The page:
He writes about the Oxford Junior Dictionary, which, like any dictionary of a finite capacity, requires vigilance and judgment on the part of its editors as new editions and new words require the jettisoning of older words.
I get it.
The pointedly pagan Mr. diZerega notes that the natural world and religion lose out in favor of technology, (and what seems to me, trends in the style of communication, rather than substance requiring that communication - which is merely a tool.)
Words inviting relationships were replaced by words closed to them....Amen.
We can care about living beings in a way we cannot care about objects... technology refers to things deriving their meaning entirely from us. They are meaningless in themselves...
Pre-modern societies, especially Pagan ones, generally experienced their world as alive and inviting, even requiring, relationship....a number of prominent writers penned an open letter to Oxford University Press pleading the cuts be reversed. They wrote in part …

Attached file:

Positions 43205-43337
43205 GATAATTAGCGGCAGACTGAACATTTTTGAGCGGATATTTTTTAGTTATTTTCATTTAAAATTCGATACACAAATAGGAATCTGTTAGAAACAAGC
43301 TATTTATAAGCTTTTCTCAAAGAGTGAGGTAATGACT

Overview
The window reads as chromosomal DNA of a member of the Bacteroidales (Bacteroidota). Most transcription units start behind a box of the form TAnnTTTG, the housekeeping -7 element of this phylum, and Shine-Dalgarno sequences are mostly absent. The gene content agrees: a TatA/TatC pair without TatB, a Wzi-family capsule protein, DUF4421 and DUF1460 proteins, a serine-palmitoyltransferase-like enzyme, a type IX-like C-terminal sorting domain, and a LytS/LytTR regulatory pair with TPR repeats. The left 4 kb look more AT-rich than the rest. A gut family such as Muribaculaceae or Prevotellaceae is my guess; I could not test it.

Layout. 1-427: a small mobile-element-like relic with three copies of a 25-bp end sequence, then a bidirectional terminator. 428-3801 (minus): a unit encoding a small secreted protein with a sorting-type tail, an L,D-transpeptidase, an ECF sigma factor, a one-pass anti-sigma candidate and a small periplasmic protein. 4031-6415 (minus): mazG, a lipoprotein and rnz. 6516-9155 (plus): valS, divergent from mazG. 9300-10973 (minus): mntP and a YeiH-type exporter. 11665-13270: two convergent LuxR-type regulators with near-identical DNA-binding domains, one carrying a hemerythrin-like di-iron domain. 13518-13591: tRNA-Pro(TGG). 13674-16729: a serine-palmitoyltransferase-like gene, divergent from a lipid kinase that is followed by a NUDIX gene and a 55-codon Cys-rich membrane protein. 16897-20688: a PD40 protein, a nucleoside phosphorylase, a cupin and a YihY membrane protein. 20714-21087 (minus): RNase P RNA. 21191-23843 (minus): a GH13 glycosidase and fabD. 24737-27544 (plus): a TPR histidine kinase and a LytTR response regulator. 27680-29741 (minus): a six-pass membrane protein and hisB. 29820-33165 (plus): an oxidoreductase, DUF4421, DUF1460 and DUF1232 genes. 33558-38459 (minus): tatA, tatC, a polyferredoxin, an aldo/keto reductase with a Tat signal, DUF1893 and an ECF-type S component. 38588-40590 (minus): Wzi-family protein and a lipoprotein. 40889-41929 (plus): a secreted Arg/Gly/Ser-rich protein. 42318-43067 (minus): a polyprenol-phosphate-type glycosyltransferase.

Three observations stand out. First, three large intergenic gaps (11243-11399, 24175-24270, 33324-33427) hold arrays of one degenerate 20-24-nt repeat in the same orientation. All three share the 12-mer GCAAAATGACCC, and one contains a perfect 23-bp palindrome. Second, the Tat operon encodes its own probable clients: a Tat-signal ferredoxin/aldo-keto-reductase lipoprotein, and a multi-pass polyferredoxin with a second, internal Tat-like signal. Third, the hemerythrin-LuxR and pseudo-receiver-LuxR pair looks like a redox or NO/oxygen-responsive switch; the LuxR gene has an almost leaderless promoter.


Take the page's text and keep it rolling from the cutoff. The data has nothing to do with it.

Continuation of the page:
it is worrying that in contrast to those [words] taken out, many are associated with the interior, solitary childhoods of today. In light of what is known about the benefits of natural play and connection to nature; and the dangers of their lack, we think the choice of words to be omitted shocking and poorly considered.A world of things is a world of radical isolation as well as a world mediated by power. It separates us from others in any capacity but their existence as objects....
Childhood is a time for learning the basics about relationships, but our culture is strengthening their sense of being alone, impeding their awareness of perhaps the most basic human quality: the power to care for others beyond oneself.....
We are born powerless, and it is only through relationships that we are enabled to come into our own power. [which is not so different from the Christian worldview, so long as we know that we grow powerful in the exact measure of the power and will and desire that we cede to the Almighty's]...
Care is a far stronger force for shaping behavior than is knowledge.[emphasis supplied.]
Preach it, Brother.